babies can set them on their stomachs and play peek-a-boo while doing sit-ups,
hold them as they do lunges, or lift them overhead to work the arms.
"You can make it fun," Sheron said. "Every
time I turned on music to move around, I'd carry my son in a sling. He'd get
De-stress with yoga
Seinfeld and Sports Night fans
will recognize Brenda Strong from her recurring roles as bra-less wonder Sue
Ellen Mishkie and producer Sally Sasser, respectively. In the yoga community,
Strong, who lives in North Hollywood, is known for specializing in fertility,
prenatal and postnatal workouts.
"After you have a child, your body feels
fragile and sore," said Strong, who developed the "Yoga 4 Fertility" video
series. "You feel like you've been hit by a truck. Yoga really allows you to
have strength from an internal source."
Strong focuses on three areas: the upper
body, abdomen and lower back. The upper body can become tight from nursing and
carrying the baby. From pregnancy, abdominal muscles have stretched and
loosened. And the low back often feels sensitive from the weight of the baby
Some simple stretches include:
"Cow and cat": Get down on hands and knees,
wrists below shoulders and knees below hips. On the inhale, stretch the spine
in both directions, lifting the head and the sitting bones. On the exhale, tuck
the tailbone and head under and lift the belly toward the spine.
Arm and leg extensions: Start on hands and
knees. On the inhale, stretch the right arm straight ahead and the left leg
straight behind. On the exhale, draw in the navel and bring the elbow and
forehead toward the knee. Continue, then switch to the left arm and right
Chest opener: Kneel with toes curled under,
stretching the arches in the feet. Clasp hands behind the back, palms facing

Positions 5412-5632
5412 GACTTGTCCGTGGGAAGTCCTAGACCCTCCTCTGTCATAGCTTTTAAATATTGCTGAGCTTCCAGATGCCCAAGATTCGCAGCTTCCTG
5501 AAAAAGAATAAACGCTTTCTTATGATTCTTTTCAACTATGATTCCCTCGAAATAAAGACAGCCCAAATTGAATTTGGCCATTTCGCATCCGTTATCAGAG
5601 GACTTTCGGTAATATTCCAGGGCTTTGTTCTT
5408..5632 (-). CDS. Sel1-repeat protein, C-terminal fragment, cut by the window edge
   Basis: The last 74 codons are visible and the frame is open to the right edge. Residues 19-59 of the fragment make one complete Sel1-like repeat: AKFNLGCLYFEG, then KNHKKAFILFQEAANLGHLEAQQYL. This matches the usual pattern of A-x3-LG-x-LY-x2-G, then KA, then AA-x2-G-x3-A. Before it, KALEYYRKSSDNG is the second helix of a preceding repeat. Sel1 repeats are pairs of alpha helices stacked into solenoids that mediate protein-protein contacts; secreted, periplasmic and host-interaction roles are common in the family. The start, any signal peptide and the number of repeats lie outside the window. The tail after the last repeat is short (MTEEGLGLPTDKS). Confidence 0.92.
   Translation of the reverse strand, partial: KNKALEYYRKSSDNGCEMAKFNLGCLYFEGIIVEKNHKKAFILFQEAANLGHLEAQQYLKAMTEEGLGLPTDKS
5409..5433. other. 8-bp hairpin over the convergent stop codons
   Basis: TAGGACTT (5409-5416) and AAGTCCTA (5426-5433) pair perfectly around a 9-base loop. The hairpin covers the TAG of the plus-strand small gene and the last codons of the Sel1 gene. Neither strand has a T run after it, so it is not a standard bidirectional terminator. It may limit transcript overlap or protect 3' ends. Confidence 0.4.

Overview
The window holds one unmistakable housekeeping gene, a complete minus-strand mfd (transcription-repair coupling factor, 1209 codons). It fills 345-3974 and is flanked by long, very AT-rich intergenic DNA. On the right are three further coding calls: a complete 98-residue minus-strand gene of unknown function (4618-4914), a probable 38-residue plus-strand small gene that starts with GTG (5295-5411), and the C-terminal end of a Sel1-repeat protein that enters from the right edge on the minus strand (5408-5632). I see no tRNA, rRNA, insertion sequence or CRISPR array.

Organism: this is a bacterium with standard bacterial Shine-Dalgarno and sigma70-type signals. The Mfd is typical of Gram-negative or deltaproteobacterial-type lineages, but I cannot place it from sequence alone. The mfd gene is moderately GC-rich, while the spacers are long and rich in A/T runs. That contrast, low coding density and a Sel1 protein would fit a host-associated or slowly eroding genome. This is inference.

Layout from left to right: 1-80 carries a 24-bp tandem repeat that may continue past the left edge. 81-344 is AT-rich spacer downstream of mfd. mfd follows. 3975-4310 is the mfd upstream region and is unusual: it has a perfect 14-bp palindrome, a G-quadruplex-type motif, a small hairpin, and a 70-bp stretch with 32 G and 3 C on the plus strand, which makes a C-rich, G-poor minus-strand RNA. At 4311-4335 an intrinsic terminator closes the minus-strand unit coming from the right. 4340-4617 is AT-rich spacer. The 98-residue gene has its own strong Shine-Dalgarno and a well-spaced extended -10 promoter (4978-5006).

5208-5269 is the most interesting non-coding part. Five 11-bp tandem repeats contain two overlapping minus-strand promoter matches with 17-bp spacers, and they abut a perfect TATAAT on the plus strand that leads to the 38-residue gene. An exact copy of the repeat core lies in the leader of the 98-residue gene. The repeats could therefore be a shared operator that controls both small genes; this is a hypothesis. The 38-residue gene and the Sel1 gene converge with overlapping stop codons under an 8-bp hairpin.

each other. Lift the chest while squeezing the shoulder blades back and
Ballet on wheels
Not long after her first child was born,
Elizabeth Trindade discovered the stroller made an effective ballet barre. A
personal trainer and dancer in New York City, Trindade created a series of
exercises using the stroller as a resistance tool. She launched Strollercize in
Today, Strollercize classes are held indoors
and outdoors in four cities in New York and Virginia. Her book, "Strollercize:
The Workout for New Mothers," and tapes make the fitness routine available to
The 50-minute workout incorporates fast
walking, dance moves, strength training and stretching. Trindade says she
targets every part of the body except for the biceps "That's about the
only thing that is strong on a new mom," she joked.
Before Strollercizing, mothers should choose
the proper stroller. The elbow should bend at a 115-degree angle when holding
the handle. The front wheels should be stable. The basket area should be roomy,
offer sun protection and a secure buckle for the baby.
"I'm making the moms dance and prance and
stay perky," Trindade said.
For the ultimate low-impact workout, check
with local fitness centers with swimming pools for an aquatic exercise program.
Don't confuse aquatic exercise with swimming, said Carol Argo, the 2002 Aquatic
Exercise Association instructor of the year.
In swimming, the body aims to move
horizontally through the water with speed and efficiency. In aquatic exercise,
the body stays vertical and uses the water's resistance to build strength.
Exercising in chest-deep water reduces
impact and stress on the body and is particularly beneficial for pregnant and
postnatal women, said Argo, a Rancho Palos Verdes, Calif., resident who has
created video workouts on water yoga, water Pilates and water tai chi.
A typical aqua aerobics class might start
with jogging in the pool to warm up. The cardio segment would work the hip and
shoulder joints with cross-country ski motions, jumping jack, side stepping and
hopping movements. The session might end with toning and strengthening
exercises, including leg lifts.
Best of all, the abdominals get a workout
the entire time.
"By simply moving in water and remaining
vertical, you're working the core," Argo said. "It takes strength to propel the
body through the water."